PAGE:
In the United Kingdom changes have been made affecting this principle. Defendants' previous convictions may in certain circumstances be revealed to juries. Although the suspect is not compelled to answer questions after formal arrest, failure to give information may now be prejudicial at trial. Statute law also exists which provides for criminal penalties for failing to decrypt data on request from the police. If the suspect is unwilling to do so, it is an offence. Furthermore, in sexual offence cases such as rape, where the sexual act has already been proved beyond reasonable doubt, there are a limited number of circumstances where the defendant has an obligation to adduce evidence that the complainant consented to the sexual act, or that the defendant reasonably believed that the complainant was consenting.
These circumstances include, for example, where the complainant was unconscious, unlawfully detained, or subjected to violence. From Wikipedia, the free encyclopedia. Criminal procedure Criminal trials and convictions Rights of the accused Fair trial Pre-trial Speedy trial Jury trial Counsel Presumption of innocence Exclusionary rule 1 Self-incrimination Double jeopardy 2.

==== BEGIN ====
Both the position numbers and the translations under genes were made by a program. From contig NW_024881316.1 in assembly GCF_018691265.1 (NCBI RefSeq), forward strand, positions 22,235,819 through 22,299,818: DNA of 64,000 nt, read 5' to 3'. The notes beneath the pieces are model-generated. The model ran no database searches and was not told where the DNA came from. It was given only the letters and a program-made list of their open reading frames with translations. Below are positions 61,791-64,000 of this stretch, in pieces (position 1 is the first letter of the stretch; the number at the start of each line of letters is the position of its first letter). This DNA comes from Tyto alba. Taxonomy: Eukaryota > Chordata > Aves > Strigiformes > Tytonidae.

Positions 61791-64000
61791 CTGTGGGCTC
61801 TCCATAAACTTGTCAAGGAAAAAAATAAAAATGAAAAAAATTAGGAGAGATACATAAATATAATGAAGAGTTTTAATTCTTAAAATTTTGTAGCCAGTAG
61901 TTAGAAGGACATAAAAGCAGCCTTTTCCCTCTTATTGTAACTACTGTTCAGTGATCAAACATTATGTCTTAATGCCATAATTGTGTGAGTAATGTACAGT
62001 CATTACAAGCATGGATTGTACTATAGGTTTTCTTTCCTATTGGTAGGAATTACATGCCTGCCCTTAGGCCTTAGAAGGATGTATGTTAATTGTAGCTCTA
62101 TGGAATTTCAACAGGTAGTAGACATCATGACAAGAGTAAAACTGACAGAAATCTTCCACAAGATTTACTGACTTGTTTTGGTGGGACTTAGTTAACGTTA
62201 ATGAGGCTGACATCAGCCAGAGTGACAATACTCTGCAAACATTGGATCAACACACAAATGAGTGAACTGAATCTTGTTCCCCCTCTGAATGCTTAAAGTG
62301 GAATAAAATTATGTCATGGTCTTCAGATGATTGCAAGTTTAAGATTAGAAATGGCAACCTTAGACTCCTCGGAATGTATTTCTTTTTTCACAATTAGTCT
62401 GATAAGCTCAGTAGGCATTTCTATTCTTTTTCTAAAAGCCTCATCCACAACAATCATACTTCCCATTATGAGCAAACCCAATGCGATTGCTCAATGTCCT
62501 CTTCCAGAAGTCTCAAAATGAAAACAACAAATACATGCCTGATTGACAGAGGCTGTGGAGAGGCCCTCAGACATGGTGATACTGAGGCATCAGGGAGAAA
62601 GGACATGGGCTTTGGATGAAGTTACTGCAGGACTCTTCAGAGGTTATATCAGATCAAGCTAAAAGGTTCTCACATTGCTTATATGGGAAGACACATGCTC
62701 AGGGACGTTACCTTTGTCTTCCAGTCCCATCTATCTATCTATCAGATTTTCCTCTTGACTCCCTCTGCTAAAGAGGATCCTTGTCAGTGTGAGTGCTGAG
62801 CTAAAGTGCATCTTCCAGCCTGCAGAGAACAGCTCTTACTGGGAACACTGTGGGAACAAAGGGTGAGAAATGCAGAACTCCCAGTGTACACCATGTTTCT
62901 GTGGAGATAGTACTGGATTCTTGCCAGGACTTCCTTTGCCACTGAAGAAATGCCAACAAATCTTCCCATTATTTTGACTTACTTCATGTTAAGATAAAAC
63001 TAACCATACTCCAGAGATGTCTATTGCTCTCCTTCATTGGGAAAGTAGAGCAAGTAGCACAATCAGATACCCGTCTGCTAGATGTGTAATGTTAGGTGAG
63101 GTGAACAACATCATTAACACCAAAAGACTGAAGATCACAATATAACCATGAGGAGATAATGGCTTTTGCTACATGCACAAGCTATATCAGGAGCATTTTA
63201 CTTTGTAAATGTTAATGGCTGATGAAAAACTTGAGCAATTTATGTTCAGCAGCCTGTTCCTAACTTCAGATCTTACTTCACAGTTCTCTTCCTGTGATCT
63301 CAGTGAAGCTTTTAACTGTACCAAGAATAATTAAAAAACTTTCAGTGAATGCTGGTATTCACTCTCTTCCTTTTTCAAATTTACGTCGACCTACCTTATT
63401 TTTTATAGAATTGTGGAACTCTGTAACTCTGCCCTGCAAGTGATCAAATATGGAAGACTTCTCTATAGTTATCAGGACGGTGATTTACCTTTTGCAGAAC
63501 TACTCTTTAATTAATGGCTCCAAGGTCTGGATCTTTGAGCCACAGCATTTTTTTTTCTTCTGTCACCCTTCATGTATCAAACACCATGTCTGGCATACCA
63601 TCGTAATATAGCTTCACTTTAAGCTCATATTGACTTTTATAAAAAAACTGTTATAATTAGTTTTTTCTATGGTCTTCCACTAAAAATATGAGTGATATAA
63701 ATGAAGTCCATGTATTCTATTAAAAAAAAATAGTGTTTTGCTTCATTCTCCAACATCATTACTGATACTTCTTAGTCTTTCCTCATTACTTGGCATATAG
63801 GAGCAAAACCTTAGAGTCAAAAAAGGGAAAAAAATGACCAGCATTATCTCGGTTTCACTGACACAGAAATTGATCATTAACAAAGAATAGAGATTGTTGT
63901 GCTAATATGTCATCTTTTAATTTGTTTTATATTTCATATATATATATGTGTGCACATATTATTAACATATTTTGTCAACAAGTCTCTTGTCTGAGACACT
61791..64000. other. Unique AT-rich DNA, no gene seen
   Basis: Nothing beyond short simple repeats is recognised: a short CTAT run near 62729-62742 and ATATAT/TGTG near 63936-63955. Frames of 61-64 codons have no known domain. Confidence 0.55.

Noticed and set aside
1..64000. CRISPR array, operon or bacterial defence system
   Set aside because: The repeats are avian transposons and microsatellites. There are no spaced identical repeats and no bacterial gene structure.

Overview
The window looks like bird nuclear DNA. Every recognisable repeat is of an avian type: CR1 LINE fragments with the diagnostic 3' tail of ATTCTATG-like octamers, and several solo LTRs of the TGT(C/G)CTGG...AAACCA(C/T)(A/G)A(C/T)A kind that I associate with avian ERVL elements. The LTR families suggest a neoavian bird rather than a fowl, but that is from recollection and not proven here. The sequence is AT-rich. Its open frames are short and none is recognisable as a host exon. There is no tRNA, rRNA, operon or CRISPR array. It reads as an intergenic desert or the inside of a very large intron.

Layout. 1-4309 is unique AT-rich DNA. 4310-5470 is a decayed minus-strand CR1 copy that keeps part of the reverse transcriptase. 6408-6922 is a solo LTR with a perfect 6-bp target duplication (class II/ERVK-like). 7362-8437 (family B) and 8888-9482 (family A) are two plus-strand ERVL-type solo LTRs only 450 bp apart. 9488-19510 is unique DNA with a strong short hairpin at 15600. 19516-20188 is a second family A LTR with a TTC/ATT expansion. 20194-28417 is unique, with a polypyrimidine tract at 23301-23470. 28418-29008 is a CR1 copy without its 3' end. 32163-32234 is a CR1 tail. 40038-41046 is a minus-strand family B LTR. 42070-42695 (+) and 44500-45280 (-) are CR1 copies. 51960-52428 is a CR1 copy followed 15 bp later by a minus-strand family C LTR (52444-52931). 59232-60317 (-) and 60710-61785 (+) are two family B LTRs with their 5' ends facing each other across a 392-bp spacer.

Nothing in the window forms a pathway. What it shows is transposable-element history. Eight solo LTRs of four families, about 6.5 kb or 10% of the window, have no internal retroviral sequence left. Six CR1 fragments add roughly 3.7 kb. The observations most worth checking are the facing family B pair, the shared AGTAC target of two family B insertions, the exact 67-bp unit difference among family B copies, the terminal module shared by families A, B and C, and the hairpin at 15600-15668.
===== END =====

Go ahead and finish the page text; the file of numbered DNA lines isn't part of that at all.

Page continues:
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Conviction Acquittal Not proven 3 Directed verdict. Capital punishment Execution warrant.
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- Presumption of innocence.
- Guilty Until Proven Innocent - Wikipedia.
Imprisonment Life imprisonment Indefinite imprisonment. Criminal defenses Criminal law Evidence Civil procedure. Law Criminal justice. This section needs expansion. You can help by adding to it. February Blackstone's formulation Due process Habeas corpus Null hypothesis Presumption of guilt Rebuttable presumption Right to a fair trial Right to silence Trial by media Presumption of supply in New Zealand. Retrieved The Digest of Justinian.
Philadelphia: University of Pennsylvania Press. Damascus: Holy Koran Pub. Should a child or young person come into conflict with the law, Section 44 of the Youth Justice and Criminal Evidence Act could offer pre-charge protection for them as minors, but it has never been enacted. The latest consideration of this issue was during debates in the House of Lords in July and October It was decided that the aims of Section 44 could be achieved by protections from media regulatory bodies.
This failure is now exposing a young year-old child.
Sexual assault cases: Guilty until proven innocent? - BBC News